Spring Cleaning for Writers and Editors

Vintage Jennie Yeamans Poster by Dawn Hudson

 Visualizing spring when you’re looking out at two feet of snow is challenging. But the calendar has proclaimed it to be so. If spring is indeed on our doorstep, can spring cleaning be far behind? In addition to the house and the household pets, our editorial businesses can use some attention this spring.

Spring Cleaning, Tech Style

Yesterday, in a re/code post, Katie Boehret suggested several personal technology accounts that could use some spring cleaning:

1. Do you still need all those apps that have access to your Twitter account – because you gave them access back when?

2. Similarly, it’s time to clean up apps and permissions you no longer need on Facebook.

3. Cleaning up your browser history could help your computer run a little faster – and that means all the browsers you use.

4. And while you’re at it, you need to de-gunk your computer – whether Mac or Windows

Spring Cleaning for your Programs and Apps

Not keeping software current can lead to inefficiency and security issues – plus keep you from utilizing the latest features. Many programs have a “check for updates” feature, which is activated every time you open the application – as long as you have access to the Web. But what about all those other programs that do not have this feature? How long has it been since you’ve checked to see if any of these programs have updates or later versions?

Spring is a good time to check and update your programs and applications. But if you’re like me, you have way too many installed to do it in one season! So what I’ve been doing for years now is to check out three programs each week during my regularly scheduled “admin tasks” session. This gets me through them all every 7 to 8 months.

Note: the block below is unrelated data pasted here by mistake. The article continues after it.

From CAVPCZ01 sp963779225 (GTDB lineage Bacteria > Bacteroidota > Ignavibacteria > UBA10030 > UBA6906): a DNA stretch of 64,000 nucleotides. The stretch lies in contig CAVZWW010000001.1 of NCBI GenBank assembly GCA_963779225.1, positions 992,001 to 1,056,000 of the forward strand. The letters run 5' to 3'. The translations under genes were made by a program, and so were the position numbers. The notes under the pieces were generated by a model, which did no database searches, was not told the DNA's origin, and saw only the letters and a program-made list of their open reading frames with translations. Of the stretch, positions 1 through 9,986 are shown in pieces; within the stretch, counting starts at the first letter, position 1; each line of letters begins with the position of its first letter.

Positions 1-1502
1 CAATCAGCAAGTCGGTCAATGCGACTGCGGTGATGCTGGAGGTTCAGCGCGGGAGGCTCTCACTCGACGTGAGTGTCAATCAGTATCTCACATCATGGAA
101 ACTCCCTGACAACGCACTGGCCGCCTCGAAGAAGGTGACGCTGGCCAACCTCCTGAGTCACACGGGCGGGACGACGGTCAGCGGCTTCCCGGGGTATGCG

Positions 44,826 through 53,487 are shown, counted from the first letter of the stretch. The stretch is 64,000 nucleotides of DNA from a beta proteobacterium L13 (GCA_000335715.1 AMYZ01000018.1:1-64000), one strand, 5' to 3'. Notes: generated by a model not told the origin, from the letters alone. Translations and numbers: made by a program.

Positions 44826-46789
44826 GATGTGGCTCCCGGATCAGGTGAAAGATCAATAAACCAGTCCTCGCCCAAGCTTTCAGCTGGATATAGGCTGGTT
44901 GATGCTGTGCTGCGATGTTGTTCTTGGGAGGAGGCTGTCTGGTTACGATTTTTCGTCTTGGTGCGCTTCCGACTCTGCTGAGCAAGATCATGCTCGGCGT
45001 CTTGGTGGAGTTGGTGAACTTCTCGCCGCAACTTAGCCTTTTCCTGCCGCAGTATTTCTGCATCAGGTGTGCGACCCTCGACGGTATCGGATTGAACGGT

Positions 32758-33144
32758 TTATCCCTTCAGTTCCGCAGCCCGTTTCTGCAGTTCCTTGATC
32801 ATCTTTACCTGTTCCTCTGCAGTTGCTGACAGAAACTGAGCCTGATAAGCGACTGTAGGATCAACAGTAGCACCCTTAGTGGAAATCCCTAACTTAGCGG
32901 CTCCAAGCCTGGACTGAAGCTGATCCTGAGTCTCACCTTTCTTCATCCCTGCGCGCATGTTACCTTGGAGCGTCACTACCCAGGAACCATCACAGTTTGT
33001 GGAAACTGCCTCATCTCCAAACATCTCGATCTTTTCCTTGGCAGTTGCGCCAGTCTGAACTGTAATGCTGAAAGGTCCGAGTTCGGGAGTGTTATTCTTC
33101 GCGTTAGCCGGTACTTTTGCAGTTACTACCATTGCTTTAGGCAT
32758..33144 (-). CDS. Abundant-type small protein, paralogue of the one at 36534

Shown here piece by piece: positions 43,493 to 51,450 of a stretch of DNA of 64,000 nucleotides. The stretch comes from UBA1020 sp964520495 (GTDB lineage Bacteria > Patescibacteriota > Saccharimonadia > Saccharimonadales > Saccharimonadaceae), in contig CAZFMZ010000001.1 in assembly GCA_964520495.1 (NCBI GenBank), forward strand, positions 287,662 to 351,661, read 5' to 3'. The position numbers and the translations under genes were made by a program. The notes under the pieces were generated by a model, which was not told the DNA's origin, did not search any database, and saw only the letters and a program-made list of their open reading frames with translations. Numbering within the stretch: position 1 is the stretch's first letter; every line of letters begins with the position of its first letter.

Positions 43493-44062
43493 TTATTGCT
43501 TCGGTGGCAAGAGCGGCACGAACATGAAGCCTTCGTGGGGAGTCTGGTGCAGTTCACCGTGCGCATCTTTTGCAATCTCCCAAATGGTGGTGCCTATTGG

It makes sense today to set up a single spreadsheet for tracking software. Back when I started tracking updates, I prepared a blank form (doc file) so I can print out a separate form for each new program. I hole-punch the forms and keep them alphabetized in a three-ring binder. On each form I include:

Software Program:
Version and Build #:
Date last checked for updates:
Registration code:
Computer(s) installed on:

Spring Cleaning for Services

Are you promoting services on your website or in your portfolio that you no longer want to offer? Which are no longer profitable because of your time investment? Or which ones have you simply lost interest in doing?

How long has it been since you offered a new product or service? Loyal customers like to see you changing and progressing with the times. If you’re stuck for an idea, ask your clients what they need.

1. Make a list of every editorial service you’ve listed somewhere that you can do. Evaluate each for your current interest, client need, profitability, ranking each 1 (ugh!) to 5 (perfect for you). Remove the low-numbered services from your bio listings, AuthorCentral, social media profiles, website or blog pages, portfolio samples, brochures, and so on.

2. Make a list of new editorial services (1) you could get excited about, (2) you would like to know more about, (3) you have current clients who would benefit from, (4) and appear to have a good future. Evaluate, select one and plan how to gradually add it to your “services offered.”